Where representation is reality
is used (about equally) for both reflective
systems (that attempt to describe something that has reality external to them) and projective
systems (that create a reality internal to the system). For reflective systems, TheMapIsNotTheTerritory
. For projective systems, TheMapIsTheTerritory
In software systems in general, it is very often the case that TheMapIsTheTerritory
. This is true for simulations, formal language interpreters, codecs, value-descriptions, communications protocols, messages, concurrency management, calculations, evaluations, software patterns, etc.
In hardware systems, it might be more accurate to say that TheMapBecomesTheTerritory
. This creates some rather unique properties, since we can know everything about the territory if we can assume it was manufactured correctly.
Gee, doesn't this remind you of TheSourceCodeIsTheDesign?
If you write your requirements in executable specification languages (Maude, Coq, Agda, OBJ-3, etc.) then it would not be unreasonable to claim that TheSourceCodeIsTheDesign
. But TheMapIsTheTerritory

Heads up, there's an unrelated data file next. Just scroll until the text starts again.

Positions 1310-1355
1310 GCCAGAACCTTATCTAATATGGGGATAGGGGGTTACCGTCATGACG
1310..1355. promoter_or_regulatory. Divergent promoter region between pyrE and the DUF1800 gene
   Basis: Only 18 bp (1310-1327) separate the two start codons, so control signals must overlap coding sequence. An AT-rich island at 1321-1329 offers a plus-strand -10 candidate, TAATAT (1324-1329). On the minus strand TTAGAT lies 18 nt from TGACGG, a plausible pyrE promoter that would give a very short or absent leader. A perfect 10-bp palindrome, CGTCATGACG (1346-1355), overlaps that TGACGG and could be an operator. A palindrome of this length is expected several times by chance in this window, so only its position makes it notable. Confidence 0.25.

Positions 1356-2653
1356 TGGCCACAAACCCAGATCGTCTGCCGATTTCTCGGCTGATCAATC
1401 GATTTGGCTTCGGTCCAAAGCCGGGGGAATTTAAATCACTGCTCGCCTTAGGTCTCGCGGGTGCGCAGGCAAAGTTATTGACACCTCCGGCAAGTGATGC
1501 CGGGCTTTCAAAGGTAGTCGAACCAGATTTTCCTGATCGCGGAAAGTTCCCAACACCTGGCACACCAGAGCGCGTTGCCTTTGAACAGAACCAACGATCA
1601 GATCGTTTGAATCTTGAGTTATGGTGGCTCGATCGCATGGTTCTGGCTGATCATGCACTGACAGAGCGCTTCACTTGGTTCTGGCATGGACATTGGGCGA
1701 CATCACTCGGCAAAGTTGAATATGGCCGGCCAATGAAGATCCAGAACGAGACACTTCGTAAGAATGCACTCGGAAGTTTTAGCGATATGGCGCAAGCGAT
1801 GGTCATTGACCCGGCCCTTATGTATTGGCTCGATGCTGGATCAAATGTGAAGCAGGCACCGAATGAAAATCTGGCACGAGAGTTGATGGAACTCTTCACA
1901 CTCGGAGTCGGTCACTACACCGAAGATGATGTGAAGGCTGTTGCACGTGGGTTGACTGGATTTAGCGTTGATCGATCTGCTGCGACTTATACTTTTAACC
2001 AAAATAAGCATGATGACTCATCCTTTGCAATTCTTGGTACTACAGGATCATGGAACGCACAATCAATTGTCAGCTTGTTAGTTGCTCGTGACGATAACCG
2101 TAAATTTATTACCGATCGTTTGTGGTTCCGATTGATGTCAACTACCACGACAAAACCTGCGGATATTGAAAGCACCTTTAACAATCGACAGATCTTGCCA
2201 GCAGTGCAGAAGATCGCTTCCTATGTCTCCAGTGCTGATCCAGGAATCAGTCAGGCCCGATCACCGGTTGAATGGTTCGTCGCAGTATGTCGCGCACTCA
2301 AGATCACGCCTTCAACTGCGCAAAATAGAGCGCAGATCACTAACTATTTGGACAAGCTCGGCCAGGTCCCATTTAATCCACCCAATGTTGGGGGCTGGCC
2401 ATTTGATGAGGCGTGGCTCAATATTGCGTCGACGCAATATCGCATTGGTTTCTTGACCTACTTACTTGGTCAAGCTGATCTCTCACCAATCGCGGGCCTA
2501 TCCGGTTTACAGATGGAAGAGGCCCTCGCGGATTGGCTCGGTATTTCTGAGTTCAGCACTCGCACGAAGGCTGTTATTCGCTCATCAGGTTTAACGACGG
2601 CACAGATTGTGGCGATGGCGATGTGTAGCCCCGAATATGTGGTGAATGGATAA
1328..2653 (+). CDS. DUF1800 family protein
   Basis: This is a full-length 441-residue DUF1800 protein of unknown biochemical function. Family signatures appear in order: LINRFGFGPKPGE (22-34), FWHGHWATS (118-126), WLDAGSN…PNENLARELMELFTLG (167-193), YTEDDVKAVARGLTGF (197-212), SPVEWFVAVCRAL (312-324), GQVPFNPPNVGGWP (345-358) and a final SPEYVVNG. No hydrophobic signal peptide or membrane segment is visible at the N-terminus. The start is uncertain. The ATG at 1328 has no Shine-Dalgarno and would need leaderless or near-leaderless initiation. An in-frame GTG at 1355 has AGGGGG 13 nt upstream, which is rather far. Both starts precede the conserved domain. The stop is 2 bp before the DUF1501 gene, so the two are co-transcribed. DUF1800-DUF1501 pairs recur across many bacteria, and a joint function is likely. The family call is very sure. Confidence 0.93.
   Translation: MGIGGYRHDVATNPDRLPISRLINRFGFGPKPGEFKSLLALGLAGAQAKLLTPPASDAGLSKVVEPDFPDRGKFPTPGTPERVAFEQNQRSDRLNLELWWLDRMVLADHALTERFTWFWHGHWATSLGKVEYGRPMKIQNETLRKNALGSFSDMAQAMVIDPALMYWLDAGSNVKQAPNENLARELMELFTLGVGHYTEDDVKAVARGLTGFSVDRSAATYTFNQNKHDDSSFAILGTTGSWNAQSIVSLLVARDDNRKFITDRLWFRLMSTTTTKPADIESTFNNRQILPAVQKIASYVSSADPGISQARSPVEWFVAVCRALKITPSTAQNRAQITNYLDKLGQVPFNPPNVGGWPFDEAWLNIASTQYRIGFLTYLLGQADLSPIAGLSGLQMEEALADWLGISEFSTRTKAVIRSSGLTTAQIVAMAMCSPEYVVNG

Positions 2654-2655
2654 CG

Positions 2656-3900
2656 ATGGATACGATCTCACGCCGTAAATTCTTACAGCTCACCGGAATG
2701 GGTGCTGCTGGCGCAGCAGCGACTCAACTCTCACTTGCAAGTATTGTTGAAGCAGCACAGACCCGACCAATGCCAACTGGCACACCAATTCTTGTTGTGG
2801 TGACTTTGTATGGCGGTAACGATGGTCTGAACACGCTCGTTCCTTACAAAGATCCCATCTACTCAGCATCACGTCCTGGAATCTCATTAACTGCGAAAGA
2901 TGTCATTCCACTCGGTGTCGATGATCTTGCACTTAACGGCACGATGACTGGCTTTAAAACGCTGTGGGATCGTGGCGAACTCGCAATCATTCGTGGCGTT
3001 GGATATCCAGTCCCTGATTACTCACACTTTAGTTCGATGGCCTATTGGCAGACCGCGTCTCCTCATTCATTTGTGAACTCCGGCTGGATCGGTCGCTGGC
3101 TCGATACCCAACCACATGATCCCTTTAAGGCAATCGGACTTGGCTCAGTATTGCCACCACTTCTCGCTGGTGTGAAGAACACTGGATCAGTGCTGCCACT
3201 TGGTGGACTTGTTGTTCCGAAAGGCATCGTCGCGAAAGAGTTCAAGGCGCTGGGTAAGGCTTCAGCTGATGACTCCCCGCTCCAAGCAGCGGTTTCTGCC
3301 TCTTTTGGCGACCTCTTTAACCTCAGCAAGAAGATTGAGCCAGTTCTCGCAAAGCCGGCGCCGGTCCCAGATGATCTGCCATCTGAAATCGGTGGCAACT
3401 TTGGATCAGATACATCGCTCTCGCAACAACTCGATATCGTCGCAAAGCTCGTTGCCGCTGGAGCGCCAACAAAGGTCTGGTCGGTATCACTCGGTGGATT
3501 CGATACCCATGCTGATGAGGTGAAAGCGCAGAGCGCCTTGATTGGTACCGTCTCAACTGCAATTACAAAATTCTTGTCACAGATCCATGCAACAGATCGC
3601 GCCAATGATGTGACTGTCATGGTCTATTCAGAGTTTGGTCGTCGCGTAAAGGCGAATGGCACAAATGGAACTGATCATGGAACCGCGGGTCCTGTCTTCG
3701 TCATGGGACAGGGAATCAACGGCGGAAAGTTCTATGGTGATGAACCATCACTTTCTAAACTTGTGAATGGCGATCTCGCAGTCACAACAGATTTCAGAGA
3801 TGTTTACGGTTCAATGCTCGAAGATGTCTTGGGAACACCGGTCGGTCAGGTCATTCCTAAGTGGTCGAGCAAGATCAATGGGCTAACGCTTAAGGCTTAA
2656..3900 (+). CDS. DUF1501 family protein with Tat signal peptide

applies more broadly. For example, in a massive multi-player video game, the game world is exactly what the map says it is: the 'model' of the world is the 'physics and reality' of that world.
No. The map is the code - an abstraction waiting to be realized in a computer. That realization - electrons flowing through a specific bit of hardware - is the territory, and the map is not the territory. The code describes system behaviour; the description is not the behaviour. What distinguishes software is that (1) the map to territory relation is many to many instead of many to one, and (2) the map precedes the territory.
Of what, precisely, is the code a map?
Of the system behavior.